Throughout world history, copper has been a significant metal for a vast number of cultures, from the oldest civilisations on record to the Bronze Age and Greek and Roman antiquity. Though replaced by iron as the primary metal for tools and weapons in ancient civilisations, copper found new resurgence in the nineteenth century when it was discovered to have particularly high thermal and electrical conductivity. Copper mining quickly escalated into a large-scale industry, and because of its vast reserves and innovative mining techniques, the United States seized the reins of global production with the opening of significant copper mines in Tennessee and Michigan in the 1840s and Montana in the 1870s. Copper-mining prosperity and America's dominance of the industry came with a heavy environmental price, however. As rich copper deposits declined with increased mining efforts, large deposits of leaner ores-oftentimes less than one percent pure-had to be mined to keep pace with America's technological thirst for copper. Processing such ore left an inordinate amount of industrial waste, such as tailings and slag deposits from the refining process and toxic materials from the ores themselves, and copper mining regions around the United States began to see firsthand the landscape degradation wrought by the industry. In The Legacy of American Copper Smelting, Bode J. Morin examines America's three premier copper sites: Michigan's Keweenaw Peninsula, Tennessee's Copper Basin, and Butte- Anaconda, Montana. Morin focuses on what the copper industry meant to the townspeople working in and around these three major sites while also exploring the smelters' environmental effects. Each site dealt with pollution management differently, and each site had to balance an EPA-mandated cleanup effort alongside the preservation of a once-proud industry. Morin's work sheds new light on the EPA's efforts to utilise Superfund dollars and/or protocols to erase the environmental consequences of copper-smelting while locals and preservationists tried to keep memories of the copper industry alive in what were dying or declining post-industrial towns. This book will appeal to anyone interested in the American history of copper or heritage preservation studies, as well as historians of modern America, industrial technology, and the environment.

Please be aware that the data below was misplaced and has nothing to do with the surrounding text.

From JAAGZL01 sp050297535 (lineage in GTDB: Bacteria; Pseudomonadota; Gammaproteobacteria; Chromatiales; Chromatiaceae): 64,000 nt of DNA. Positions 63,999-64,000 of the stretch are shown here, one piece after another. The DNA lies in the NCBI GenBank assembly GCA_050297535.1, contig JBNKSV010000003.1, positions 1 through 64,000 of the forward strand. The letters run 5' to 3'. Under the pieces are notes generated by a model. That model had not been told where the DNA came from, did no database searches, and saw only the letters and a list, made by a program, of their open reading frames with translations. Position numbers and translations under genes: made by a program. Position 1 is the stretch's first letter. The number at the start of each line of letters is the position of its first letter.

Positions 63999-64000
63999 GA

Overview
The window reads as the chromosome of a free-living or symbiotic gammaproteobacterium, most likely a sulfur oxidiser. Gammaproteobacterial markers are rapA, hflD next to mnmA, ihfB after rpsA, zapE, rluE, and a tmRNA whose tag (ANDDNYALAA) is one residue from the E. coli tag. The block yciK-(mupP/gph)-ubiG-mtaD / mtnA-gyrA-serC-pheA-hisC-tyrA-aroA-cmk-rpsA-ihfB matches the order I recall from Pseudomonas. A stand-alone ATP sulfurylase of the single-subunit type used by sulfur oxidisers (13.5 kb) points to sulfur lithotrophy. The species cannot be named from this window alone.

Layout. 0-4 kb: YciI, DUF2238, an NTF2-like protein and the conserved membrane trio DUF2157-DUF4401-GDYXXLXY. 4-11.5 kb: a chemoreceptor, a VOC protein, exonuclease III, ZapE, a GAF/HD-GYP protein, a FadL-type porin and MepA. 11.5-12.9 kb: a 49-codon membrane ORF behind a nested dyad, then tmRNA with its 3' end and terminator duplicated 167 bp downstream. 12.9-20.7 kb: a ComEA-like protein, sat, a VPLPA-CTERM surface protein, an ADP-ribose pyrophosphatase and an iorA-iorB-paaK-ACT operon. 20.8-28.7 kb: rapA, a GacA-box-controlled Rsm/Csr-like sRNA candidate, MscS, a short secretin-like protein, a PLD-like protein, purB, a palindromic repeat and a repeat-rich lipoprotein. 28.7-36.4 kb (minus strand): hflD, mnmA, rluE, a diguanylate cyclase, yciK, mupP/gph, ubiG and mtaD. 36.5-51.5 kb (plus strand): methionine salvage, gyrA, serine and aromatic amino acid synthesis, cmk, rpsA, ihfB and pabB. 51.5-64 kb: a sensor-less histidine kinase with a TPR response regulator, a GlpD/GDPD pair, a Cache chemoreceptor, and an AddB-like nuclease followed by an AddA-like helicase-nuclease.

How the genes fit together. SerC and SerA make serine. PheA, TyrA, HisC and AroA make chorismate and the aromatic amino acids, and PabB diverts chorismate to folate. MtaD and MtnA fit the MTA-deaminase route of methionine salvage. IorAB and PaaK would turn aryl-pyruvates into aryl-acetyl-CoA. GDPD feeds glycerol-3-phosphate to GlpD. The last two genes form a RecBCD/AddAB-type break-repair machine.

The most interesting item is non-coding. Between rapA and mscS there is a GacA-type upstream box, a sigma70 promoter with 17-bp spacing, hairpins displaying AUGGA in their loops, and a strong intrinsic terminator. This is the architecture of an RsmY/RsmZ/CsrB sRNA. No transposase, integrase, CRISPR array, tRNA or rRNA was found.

The Archaeology of Watercraft Abandonment

The Archaeology of Watercraft Abandonment

Author: Nathan Richards Format: Hardback Release Date: 05/06/2013

The historical importance and archaeological potential of deliberately discarded watercraft has not been a major feature of maritime archaeological enquiry. While research on the topic has appeared since the 1970s as books, chapters, and articles, most examples have been limited in focus and distribution, and in most cases disseminated as unpublished archaeological reports (i.e. the gray literature .) So, too, has there been a lack of a single source representing the diversity of geographical, historic, thematic, and theoretical contexts that ships' graveyard sites and deliberately abandoned vessels represent. In contrast with much of the theoretical or case-specific literature on the theme of watercraft discard, this volume communicates to the reader the common heritage and global themes that ships' graveyard sites represent. It serves as a blueprint to illustrate how the remains of abandoned vessels in ships' graveyards are sites of considerable research value. Moreover, the case studies in this volume assist researchers in understanding the evolution of maritime technologies, economies, and societies. This volume is intended to expose research potential, create discussion, and reinforce the significance of a prevalent cultural resource that is often overlooked.

The Plurality of Power

The Plurality of Power

Author: Sarah Elizabeth Cowie Format: Paperback / softback Release Date: 19/04/2013

How do people experience power within capitalist societies? Research presented here explicitly addresses the notion of pluralistic power, which encompasses both productive and oppressive forms of power and acknowledges that nuanced and multifaceted power relations can exist in combination with binary dynamics such as domination and resistance. This volume addresses growing interests in linking past and present power relationships engendered by capitalism and in conducting historical archaeology as anthropology. The Plurality of Power: Industrial Capitalism and the Nineteenth-Century Company Town of Fayette, Michigan, explores the subtle distribution of power within American industrial capitalism through a case study of a company town. Issues surrounding power and agency are explored in regard to three heuristic categories of power. In the first category, the company imposed a system of structural, class-based power that is most visible in hierarchical differences in pay and housing, as well as consumer behavior. A second category addresses disciplinary activities surrounding health and the human body, as observed in the built environment, medical artifacts, disposal patterns of industrial waste, incidence of intestinal parasites, and unequal access to healthcare. The third ensemble of power relations is heterarcical and entwined with non-economic capital (social, symbolic, and cultural). Individuals and groups drew upon different forms of capital to bolster social status and express identity both within and apart from the corporate hierarchy. The goal in combining these diverse ideas is to explore the plurality of power relationships in past industrial contexts and to assert their relevance in the anthropology of capitalism.